Powering AheadBy Brian P. Watson | Posted 2007-10-29 Print
Wells Fargo discovered several power-saving innovations that, with the help of good timing, are saving money and decreasing energy usage in two new data centers.
Now the firm is aiming to construct a LEED-certified data center about 12 miles from Tempe. (LEED, leadership in energy and environmental design, was devised by the nonprofit U.S. Green Building Council as a set of benchmarks to measure a structure's environmental friendliness. The council rates buildings based on sustainability, water efficiency and other factors.)
But it won't be easy, Culver concedes. "That's very difficult to achieve with data centers because they do consume so much energy," he says.
Culver plans to rely on dynamic power management features from Hewlett-Packard. The software, which comes with HP's ProLiant servers, lets administrators shut off power in semiconductor chips until it's needed. Culver says Wells Fargo will begin piloting the tool in the coming months.
The company will also have to contend with higher material prices than it encountered while building its data centers in Minneapolis and Tempe. Culver wouldn't reveal the exact price tag for the facilities, but he said Minneapolis cost less than $100 million, while Tempe came in "well under" that.
Then, copper—an essential component of data center wire and cable—was selling for about $.70 per pound. Now, Culver is looking at prices around $3.50 per pound. On top of that, the Environmental Protection Agency has sunsetted older power generators as it has established new emissions standards.
Manufacturers are ramping up production, but purchase costs have increased.
To build the Minneapolis or Tempe facilities today, Culver says, costs would exceed $100 million. He's aiming to keep expenses for the new Tempe data center less than or around $100 million.
To accommodate heavy transaction volumes, financial institutions are constantly updating and renovating their data centers. In planning, power consumption and costs have become a higher priority for these firms. But for Culver—as well as many of Wells Fargo's competitors—other concerns come first.
Protecting sensitive customer data is the top priority, Culver says. Next comes availability.
"You tackle the purpose at hand, and design something that has security and can be available," he says. "Then you talk about making it most efficient: How can I save energy on mechanical and electrical systems?"
Wells Fargo also plans to expand its virtualization projects. But that will require overcoming cultural obstacles, according to Culver. More than two years ago, the company invested in VMware's ESX Server, a hypervisor-based virtualization software tool that provides automatic failover and live backups. As of second quarter 2007, Wells Fargo had virtualized almost 500 servers.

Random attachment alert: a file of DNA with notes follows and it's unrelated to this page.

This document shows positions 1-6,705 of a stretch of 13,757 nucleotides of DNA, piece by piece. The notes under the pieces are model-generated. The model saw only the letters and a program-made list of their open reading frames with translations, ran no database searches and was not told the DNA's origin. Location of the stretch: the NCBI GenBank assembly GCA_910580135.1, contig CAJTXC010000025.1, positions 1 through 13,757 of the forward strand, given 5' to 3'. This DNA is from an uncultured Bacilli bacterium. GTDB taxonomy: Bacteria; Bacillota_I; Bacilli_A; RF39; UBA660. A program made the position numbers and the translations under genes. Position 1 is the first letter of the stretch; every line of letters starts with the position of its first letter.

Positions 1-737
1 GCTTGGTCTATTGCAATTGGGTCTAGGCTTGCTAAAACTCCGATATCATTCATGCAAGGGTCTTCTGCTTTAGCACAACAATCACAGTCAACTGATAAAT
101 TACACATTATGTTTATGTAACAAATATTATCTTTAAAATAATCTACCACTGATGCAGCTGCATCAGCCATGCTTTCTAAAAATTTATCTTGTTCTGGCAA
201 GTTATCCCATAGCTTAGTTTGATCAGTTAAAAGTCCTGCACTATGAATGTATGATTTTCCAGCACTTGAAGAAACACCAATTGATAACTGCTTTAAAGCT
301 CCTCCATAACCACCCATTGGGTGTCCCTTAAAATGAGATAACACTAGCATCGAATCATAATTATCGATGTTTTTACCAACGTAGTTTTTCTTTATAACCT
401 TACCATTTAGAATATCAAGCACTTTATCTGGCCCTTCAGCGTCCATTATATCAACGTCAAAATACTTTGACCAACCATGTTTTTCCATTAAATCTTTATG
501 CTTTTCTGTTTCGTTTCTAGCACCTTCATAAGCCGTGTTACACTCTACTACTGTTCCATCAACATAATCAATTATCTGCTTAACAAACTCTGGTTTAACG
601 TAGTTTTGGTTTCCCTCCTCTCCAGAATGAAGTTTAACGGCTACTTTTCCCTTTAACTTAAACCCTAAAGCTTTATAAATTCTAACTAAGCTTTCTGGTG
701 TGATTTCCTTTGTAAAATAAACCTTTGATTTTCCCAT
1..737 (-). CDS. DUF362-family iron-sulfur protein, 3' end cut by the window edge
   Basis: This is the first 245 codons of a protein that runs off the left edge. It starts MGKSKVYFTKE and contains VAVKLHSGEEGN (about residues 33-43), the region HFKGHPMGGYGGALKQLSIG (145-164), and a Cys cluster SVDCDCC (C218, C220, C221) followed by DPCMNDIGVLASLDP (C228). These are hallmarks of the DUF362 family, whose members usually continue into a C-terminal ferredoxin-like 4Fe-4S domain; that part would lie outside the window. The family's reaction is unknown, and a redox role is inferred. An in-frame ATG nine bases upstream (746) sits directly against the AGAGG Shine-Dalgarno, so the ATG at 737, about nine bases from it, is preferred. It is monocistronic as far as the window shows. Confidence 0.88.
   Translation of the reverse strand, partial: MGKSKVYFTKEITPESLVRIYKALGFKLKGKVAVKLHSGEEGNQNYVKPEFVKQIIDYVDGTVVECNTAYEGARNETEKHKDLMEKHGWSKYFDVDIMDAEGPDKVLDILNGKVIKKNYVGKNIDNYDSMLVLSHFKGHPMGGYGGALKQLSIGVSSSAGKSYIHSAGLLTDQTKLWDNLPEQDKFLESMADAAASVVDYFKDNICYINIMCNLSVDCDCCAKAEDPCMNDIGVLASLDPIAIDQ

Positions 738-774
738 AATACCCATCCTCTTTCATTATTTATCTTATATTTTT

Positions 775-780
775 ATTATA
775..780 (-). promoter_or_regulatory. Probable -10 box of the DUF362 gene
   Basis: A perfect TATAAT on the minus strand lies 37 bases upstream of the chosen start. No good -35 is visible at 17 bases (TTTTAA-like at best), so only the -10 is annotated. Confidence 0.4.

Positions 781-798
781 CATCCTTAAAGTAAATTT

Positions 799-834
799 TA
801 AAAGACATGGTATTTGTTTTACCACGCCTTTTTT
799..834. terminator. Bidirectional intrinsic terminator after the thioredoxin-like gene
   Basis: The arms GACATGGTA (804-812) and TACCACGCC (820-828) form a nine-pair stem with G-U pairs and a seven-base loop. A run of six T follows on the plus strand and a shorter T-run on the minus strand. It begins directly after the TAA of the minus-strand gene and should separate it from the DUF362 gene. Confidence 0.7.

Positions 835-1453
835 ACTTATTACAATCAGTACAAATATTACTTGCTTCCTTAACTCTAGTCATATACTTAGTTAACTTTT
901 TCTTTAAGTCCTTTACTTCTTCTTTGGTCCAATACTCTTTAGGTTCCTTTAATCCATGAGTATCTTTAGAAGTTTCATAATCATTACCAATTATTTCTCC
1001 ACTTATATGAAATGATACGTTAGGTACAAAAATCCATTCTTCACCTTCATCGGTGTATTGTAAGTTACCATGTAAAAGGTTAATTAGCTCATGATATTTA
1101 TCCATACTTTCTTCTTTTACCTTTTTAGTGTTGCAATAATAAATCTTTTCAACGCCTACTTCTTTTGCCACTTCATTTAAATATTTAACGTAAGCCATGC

Still, the virtualization initiatives were slow to take hold. The biggest problems, Culver says: Some lines of business didn't want to share equipment with others. Overcoming that is no easy task, because Wells Fargo has hundreds of business lines organized into 10 or more groups.
Culver says the company also plans to explore more green techniques, though he's concerned about payback. An experiment with a solar array on the roof of the Tempe facility is under way, for instance; Culver is not entirely sure about the potential return, he says, but this is a low-cost investment worth trying. Other eco-friendly features such as motiondetector lighting and variable-speed fans also cost little but can yield significant returns.
Before considering any other new tools or techniques, according to Culver, Wells Fargo will examine the potential return on investment. "If someone says the incremental cost of a project is $5 million and the return is 23 years, we're not going to do it," he says. "It's still a financially driven motivator for us."
Wells Fargo At a Glance
420 Montgomery St., San Francisco, CA 94163
Offers a range of financial services, including consumer and corporate banking, insurance, investments and mortgages
Senior Vice President, Technology Information Group:
Financials in 2006:
$48 billion in revenue; $8.5 billion in profit
Plan and build two new high-density data centers without increasing energy expenditures on the company's other facilities.
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